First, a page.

Scholars rocks can be any color. There are a wide variety of sizes. Scholars rocks can weigh hundreds of pounds or less than one pound. The term also means stones which are placed in traditional Chinese gardens.
History[change | change source]
Origin[change | change source]
The origin of the stone is a notable feature.
Evaluation[change | change source]
The evaluation of a scholar's rock identifies subtlety of color, shape, markings and surface. The qualities which are prized include
- awkwardness or odd symmetry
- resonance or ringing when struck
- represents or resemblance to landscape or figure
- moistness or glossy surface
The stone may be displayed on a wooden base that has been carved specifically for the stone. The stones are a traditional subject of Chinese paintings.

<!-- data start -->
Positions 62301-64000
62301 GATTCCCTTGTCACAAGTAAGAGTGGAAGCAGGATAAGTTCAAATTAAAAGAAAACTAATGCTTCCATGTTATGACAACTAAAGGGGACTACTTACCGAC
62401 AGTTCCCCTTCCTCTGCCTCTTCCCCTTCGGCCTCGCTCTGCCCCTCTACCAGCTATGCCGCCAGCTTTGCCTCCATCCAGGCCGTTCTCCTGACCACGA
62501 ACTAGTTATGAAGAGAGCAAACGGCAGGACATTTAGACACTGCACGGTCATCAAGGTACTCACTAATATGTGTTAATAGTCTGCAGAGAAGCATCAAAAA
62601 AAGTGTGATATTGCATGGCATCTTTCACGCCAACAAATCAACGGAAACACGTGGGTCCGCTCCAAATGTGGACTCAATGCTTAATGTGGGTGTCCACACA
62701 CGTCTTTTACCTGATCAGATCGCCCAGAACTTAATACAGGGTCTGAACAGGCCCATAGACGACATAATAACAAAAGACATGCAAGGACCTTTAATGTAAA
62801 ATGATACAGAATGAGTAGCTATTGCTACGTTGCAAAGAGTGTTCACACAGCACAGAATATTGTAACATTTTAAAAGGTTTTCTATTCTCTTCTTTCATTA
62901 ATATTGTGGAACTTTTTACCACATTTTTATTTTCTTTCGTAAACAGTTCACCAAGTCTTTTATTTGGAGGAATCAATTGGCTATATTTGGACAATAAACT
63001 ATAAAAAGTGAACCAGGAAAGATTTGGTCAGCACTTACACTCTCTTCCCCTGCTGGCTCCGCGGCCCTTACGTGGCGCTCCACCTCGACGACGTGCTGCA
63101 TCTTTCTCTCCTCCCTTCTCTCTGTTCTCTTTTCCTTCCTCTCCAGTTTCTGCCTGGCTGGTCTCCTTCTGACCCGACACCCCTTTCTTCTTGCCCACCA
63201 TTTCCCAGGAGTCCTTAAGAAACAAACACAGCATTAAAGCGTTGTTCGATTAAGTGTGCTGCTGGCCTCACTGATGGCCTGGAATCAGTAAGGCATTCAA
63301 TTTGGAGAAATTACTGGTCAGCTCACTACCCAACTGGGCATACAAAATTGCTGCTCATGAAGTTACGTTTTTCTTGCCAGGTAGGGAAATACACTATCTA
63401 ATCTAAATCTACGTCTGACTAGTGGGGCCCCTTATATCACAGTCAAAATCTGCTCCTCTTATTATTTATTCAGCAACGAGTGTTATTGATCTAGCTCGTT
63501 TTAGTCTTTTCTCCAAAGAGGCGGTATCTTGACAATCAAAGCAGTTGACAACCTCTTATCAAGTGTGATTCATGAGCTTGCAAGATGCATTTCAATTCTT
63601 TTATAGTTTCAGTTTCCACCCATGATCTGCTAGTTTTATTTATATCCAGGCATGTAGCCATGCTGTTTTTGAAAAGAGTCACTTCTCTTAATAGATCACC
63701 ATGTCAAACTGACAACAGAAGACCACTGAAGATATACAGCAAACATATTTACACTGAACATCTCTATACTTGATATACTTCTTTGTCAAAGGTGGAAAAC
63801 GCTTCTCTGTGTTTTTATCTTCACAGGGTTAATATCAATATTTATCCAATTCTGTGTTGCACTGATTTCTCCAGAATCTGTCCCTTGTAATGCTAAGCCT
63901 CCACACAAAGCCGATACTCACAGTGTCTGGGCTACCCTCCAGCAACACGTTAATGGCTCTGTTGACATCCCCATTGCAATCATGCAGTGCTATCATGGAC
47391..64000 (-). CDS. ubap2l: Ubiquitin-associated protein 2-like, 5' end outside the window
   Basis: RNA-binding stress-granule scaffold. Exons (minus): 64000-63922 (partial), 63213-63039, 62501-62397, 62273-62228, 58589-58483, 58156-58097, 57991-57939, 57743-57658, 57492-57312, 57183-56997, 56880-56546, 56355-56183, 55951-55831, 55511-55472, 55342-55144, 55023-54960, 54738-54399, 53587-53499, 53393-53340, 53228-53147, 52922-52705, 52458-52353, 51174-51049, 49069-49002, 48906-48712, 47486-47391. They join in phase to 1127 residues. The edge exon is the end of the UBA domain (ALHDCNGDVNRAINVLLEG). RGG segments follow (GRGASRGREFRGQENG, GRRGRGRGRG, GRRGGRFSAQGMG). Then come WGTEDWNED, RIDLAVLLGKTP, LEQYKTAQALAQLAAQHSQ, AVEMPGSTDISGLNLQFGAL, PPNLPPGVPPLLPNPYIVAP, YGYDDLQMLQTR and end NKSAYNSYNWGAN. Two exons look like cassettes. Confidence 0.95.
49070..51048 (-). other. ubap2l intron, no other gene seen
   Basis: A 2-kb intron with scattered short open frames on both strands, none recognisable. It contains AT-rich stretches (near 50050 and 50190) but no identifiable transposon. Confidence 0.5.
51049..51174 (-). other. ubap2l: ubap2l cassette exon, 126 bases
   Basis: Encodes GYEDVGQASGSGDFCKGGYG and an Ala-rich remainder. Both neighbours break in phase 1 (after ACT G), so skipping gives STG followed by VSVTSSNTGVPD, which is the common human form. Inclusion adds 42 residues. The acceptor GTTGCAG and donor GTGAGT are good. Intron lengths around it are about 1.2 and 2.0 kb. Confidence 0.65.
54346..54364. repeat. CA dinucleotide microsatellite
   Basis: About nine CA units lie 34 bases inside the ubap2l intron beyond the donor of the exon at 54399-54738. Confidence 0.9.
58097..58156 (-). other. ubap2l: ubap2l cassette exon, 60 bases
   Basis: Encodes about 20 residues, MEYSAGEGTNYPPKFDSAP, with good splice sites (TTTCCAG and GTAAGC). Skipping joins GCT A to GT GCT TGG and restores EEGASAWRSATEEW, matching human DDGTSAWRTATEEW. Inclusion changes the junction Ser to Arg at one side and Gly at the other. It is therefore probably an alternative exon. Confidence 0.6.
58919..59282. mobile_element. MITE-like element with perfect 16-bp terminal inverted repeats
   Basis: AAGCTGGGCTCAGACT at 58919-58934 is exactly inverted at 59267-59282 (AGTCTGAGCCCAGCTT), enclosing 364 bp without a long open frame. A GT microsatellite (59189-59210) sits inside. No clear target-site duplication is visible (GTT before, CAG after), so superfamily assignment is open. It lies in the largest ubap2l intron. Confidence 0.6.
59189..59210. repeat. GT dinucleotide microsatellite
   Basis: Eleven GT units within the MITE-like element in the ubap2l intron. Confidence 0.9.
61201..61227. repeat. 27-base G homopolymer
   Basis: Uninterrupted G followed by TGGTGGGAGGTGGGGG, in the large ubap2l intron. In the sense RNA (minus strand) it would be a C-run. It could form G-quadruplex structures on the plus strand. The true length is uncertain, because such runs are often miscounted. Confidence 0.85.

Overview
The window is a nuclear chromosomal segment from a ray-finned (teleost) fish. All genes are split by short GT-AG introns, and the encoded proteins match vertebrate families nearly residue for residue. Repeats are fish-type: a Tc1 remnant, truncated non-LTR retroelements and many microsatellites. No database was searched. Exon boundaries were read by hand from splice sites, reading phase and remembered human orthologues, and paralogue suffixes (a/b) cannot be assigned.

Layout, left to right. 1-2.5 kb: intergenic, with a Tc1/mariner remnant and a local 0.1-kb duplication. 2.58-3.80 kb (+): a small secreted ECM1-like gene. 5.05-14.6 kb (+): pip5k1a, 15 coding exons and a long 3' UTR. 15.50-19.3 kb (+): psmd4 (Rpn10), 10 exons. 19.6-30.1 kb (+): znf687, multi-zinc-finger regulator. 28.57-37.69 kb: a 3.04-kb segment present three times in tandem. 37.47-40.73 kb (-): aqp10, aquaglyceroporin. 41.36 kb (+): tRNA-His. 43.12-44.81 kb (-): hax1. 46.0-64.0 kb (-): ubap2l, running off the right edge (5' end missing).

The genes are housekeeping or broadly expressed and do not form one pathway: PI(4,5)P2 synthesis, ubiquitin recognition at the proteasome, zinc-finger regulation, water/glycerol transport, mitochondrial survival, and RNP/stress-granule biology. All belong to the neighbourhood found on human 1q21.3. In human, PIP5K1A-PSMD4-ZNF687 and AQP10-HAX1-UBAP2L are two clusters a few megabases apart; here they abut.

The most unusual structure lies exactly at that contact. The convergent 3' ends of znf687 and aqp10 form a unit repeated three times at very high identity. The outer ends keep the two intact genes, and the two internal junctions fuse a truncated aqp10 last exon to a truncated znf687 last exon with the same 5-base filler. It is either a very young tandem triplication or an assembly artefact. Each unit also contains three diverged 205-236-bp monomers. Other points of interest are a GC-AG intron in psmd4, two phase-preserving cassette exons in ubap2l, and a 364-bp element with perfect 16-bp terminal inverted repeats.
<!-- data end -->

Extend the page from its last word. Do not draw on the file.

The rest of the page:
Related pages[change | change source]
References[change | change source]
- Metropolitan Museum of Art, "The World of Scholars' Rocks Gardens, Studios, and Paintings"; retrieved 2012-12-20.
- Harvard Shanghai Center, "Scholar Stone"; retrieved 2012-12-20.
- Brokaw, Charles. (2011). The Temple Mount Code, p. 73.
- Cousins, Craig. (2006). Bonsai Master Class, p. 246.
- Cousins, p. 247.
- Mendelson, John. "Chinese scholars' rocks simultaneously original and simulacrum" at ArtNet.com, 1996; retrieved 2012-12-20.
- Harvard Museums, "Scholar's rock", 1993 painting; Linrothe, Robert N. (2004). Paradise and Plumage: Chinese Connections in Tibetan Arhat Painting, p. 24; retrieved 2012-12-20.
Other websites[change | change source]
Media related to Scholar's rocks at Wikimedia Commons